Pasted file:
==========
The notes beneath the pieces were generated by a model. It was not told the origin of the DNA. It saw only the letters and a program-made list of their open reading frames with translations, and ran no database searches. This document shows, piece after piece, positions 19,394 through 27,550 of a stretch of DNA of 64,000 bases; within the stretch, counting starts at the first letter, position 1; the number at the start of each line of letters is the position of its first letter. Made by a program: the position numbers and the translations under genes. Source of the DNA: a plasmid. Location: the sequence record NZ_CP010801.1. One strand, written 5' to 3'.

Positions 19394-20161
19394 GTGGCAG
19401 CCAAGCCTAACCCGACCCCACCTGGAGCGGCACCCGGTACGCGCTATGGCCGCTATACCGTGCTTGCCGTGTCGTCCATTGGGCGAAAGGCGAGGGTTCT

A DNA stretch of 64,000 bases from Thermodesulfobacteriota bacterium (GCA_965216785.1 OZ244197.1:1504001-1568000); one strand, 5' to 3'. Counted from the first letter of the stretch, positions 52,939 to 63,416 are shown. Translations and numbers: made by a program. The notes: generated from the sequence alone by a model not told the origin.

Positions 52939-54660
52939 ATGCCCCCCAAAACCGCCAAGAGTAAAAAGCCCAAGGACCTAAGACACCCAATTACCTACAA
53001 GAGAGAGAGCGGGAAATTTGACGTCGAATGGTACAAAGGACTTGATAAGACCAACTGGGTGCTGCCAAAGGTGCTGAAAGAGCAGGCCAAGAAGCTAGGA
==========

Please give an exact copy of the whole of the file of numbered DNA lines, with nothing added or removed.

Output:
The notes beneath the pieces were generated by a model. It was not told the origin of the DNA. It saw only the letters and a program-made list of their open reading frames with translations, and ran no database searches. This document shows, piece after piece, positions 19,394 through 27,550 of a stretch of DNA of 64,000 bases; within the stretch, counting starts at the first letter, position 1; the number at the start of each line of letters is the position of its first letter. Made by a program: the position numbers and the translations under genes. Source of the DNA: a plasmid. Location: the sequence record NZ_CP010801.1. One strand, written 5' to 3'.

Positions 19394-20161
19394 GTGGCAG
19401 CCAAGCCTAACCCGACCCCACCTGGAGCGGCACCCGGTACGCGCTATGGCCGCTATACCGTGCTTGCCGTGTCGTCCATTGGGCGAAAGGCGAGGGTTCT

A DNA stretch of 64,000 bases from Thermodesulfobacteriota bacterium (GCA_965216785.1 OZ244197.1:1504001-1568000); one strand, 5' to 3'. Counted from the first letter of the stretch, positions 52,939 to 63,416 are shown. Translations and numbers: made by a program. The notes: generated from the sequence alone by a model not told the origin.

Positions 52939-54660
52939 ATGCCCCCCAAAACCGCCAAGAGTAAAAAGCCCAAGGACCTAAGACACCCAATTACCTACAA
53001 GAGAGAGAGCGGGAAATTTGACGTCGAATGGTACAAAGGACTTGATAAGACCAACTGGGTGCTGCCAAAGGTGCTGAAAGAGCAGGCCAAGAAGCTAGGA